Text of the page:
Drafts & Framents
Today, Amazon Publishing announced the winner of the Little A Poetry Contest, dedicated to the discovery of emerging poets. Judges Jericho Brown, Cornelius Eady and Kimiko Hahn selected Rummage, a poetry collection by Ife-Chudeni A. Oputa, as the winner. Oputa received $5,000 in prize money and a publishing contract featuring a $2,000 advance with Little A, Amazon Publishing’s literary imprint. Little A will publish Oputa’s debut collection, Rummage, in 2017.
Taking Poetry to the Streets of Calgary, Typewriter in Hand
by Eva Ferguson
Considering the daily dialogue in our head, conversations on the corner, emails, even silly texts to our friends — we are all writers, even poets, every day. And local wordsmiths, from writers and teachers to the City of Calgary’s own poet laureates, all tapped into that ordinary inspiration Tuesday at a unique event downtown promoting poetry, writing and community arts. Described as “Pop-Up Poetry,” the event had writers put their unique talents on display, producing custom poems from random words and phrases provided by passersby, all at a breakneck pace and using vintage typewriters.
Poetry In The News
Poet Beth Ann Fennelly’s move to Mississippi was only supposed to be a temporary one. Fennelly’s contribution to Mississippi’s rich literary history means her name will be immortalized alongside the names that helped keep her in the state. Fennelly was named the state’s fifth poet laureate by Gov. Phil Bryant on Wednesday. Fennelly replaces Natasha Trethewey at the end of her four-year term. The laureate is responsible for promoting the literary arts through readings across the state
Visitors to Michigan’s three national parks this summer are in for a treat. In addition to the wonders of nature, they might also get an unexpected dose of literature. In a highly unusual collaboration, the National Park Service posted nature poems by Egyptian-American poet and artist Moheb Soliman at various points in five Midwestern parks, including Sleeping Bear Dunes, Pictured Rocks and Isle Royale.
The Affrilachian Poets, a diverse Lexington-based collective of writers directly or indirectly connected to Appalachia, has rejected its 2016 Governor’s Award in the Arts, citing Gov. Matt Bevin’s positions on education, the humanities and other issues.
Lacunae: 100 Imagined Ancient Love Poems by Daniel Nadler
[Hardcover] Farrar, Straus and Giroux, 128 pp., $23.00
Lacunae, Daniel Nadler’s debut collection, is an exercise in poetics of vital import. In it, Nadler imagines himself into those moments of unintelligibility―blank spaces in time―where constraint and expansion coincide. When faced with such ellipses, like where a few decisive hieroglyphs have worn off a wall, he infers and reconstructs the flora, fauna, and pleasures of an ancient world.
hover over her by Leah Poole Osowski
[Paperback] Kent State, 72 pp., $15.00
In Leah Osowski s exquisite debut, hover over her, the poet immerses us in geographies of unrealized adolescence, where young women are singular amidst their cacophonous backdrops, whether beside a lake, inside a Dali painting, or stretched out in a flower garden. These spaces are turned inside out for us through Osowski’s linguistic curiosity and unforgettable imagistic palate. Negative possibilities hang around every corner as well, showing us the ways in which we are also complicit in the constructions and obstructions of gender. As the speaker in she as pronoun says, she's I and she's you everytime you hid beneath your own arms. But through the evolution and renaissance of Osowski’s speaker, we find affirmation in these shared connections, transparency in the landscapes of growth and escape, and the freedom that comes from the task of unflinchingly examining our whereabouts inside of them.—Adrian Matejka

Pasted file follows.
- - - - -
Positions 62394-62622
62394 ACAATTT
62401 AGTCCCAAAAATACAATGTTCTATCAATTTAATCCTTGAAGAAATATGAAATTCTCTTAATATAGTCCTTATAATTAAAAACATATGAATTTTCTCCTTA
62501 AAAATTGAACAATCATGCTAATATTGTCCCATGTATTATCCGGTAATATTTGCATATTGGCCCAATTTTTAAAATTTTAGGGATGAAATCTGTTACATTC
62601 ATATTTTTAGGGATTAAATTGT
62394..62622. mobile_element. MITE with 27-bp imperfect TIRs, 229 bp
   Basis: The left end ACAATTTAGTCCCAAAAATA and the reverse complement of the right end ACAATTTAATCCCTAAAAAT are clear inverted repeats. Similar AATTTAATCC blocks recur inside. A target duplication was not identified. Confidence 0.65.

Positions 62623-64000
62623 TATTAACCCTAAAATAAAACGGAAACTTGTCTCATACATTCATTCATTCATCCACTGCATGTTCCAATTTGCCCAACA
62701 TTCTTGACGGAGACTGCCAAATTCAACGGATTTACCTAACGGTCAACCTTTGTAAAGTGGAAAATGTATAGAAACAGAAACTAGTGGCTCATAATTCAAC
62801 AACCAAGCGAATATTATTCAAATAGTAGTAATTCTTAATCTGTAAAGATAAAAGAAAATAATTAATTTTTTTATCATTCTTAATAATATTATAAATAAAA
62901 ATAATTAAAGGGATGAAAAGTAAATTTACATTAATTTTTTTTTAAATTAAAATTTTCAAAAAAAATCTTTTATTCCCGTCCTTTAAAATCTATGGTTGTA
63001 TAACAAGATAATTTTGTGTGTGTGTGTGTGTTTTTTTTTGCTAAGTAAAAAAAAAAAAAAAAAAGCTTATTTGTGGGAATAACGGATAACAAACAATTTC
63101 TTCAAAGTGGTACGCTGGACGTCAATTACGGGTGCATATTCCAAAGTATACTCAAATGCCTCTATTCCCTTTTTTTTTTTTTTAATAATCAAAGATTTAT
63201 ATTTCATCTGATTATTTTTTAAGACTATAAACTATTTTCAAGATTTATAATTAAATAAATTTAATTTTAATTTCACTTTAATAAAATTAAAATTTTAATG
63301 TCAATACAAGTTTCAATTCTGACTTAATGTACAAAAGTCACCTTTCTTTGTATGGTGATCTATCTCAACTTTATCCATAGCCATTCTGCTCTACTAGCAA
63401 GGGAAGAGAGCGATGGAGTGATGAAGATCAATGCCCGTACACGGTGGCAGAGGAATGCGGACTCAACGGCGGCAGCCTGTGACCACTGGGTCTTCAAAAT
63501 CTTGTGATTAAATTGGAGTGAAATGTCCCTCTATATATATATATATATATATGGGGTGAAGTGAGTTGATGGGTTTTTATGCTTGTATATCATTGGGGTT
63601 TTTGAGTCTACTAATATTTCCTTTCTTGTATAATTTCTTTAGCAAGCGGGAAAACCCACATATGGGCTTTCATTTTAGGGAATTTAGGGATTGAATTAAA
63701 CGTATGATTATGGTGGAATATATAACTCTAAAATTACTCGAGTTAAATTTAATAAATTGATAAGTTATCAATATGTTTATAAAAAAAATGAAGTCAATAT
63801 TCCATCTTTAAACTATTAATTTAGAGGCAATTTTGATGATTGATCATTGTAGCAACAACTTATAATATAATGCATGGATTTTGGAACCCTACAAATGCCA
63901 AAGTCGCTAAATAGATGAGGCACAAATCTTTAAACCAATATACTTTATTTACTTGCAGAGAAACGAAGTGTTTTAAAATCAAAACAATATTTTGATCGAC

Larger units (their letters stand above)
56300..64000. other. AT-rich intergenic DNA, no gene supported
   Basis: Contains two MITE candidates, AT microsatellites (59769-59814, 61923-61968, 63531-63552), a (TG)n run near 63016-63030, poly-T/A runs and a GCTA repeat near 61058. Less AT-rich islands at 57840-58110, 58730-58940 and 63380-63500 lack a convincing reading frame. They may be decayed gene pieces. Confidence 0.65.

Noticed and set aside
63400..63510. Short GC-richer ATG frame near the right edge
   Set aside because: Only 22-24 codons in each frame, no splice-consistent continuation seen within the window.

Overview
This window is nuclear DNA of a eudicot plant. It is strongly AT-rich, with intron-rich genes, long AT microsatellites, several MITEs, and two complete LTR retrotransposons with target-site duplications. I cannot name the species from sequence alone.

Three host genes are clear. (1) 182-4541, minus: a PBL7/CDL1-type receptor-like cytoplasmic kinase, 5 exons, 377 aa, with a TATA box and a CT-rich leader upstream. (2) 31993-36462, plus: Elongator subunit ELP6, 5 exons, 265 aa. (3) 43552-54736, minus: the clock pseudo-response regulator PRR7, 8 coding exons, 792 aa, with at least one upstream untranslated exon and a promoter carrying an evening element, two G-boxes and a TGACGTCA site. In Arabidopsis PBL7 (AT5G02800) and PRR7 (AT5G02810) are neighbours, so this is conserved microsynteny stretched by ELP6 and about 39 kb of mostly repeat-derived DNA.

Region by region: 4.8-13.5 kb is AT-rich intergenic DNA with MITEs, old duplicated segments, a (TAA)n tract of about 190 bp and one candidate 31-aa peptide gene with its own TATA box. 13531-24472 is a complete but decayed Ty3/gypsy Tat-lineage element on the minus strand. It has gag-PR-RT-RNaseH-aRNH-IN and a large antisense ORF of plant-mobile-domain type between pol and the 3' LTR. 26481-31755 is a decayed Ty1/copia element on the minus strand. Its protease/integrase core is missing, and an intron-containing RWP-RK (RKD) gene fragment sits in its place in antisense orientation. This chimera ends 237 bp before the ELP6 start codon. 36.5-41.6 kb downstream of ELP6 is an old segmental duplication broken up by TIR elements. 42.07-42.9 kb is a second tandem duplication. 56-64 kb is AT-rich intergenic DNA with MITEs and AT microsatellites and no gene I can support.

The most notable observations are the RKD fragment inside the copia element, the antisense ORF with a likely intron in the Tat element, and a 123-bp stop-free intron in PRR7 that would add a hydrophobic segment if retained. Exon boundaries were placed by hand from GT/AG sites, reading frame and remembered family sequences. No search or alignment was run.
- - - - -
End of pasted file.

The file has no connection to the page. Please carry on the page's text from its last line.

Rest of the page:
Falling Awake: Poems by Alice Oswald
[Hardcover] W. W. Norton & Company, 96 pp., $19.98
Alice Oswald’s award-winning and highly acclaimed volume Memorial (“wryly ingenious,” said the New York Times Book Review) portrays fallen soldiers from Homer’s Iliad. Falling Awake expands on that imagery―defining life as a slowly falling weight, where beings fight against their inevitable end. Oswald reimagines classical figures such as Orpheus and Tithonus alive in an English landscape together with shadows, flies, villagers, dew, crickets―all characterized in tension between the weight of death and their own willpower.
Infinite Altars: Poems by James Brasfield
[Paperback] LSU Press, 92 pp., $17.95
In his second poetry collection, Infinite Altars, James Brasfield tracks restless interplays of light on a fallen feather outside an Italian chapel, the surface of the Gowanus Canal, and a forest footpath after an evening of rain. Atmospheric and reflective, these poems travel with equal ease through the world of fine arts and the places where we live, highlighting the vivid sights and sounds of each in turn. At a sudden encounter with everyday beauty, serenity suffuses through the author: “Something of that calmness goes with us / back into the world.” Brasfield’s poems invite readers to embrace these unexpected and arresting experiences.
Why Poets Can Make Better Search Engines
by Nathaniel Popper
Daniel Nadler spends most of his waking hours running the technology start-up Kensho, which has become a darling of the financial industry, attracting big investments from Goldman Sachs and venture capitalists. But in the mornings and on weekends, Mr. Nadler, 33, writes poetry — an art he studied while at Harvard, where he was a student of the Pulitzer Prize-winning poet Jorie Graham. Mr. Nadler’s first collection, “Lacunae: 100 Imagined Ancient Love Poems,” is being published this week by Farrar Straus and Giroux.
Dareen Tatour, Palestinian Poet Imprisoned by Israel for Social Media Posts, Shares Her Story
by Ben Norton
Dareen Tatour, a Palestinian citizen of Israel, was arrested because of her posts on social media. In October, police raided her home in the middle of the night. They handcuffed Tatour, a 35-year-old poet, and took her away. “You look like a terrorist,” an interrogator told her. The Israeli government accused Tatour of inciting violence with her poetry and Facebook posts.
Envoi: Editor's Notes
Every poet depends upon generations who wrote in his native tongue; he inherits styles and forms elaborated by those who lived before him. At the same time, though, he feels that those old means of expression are not adequate to his own experience.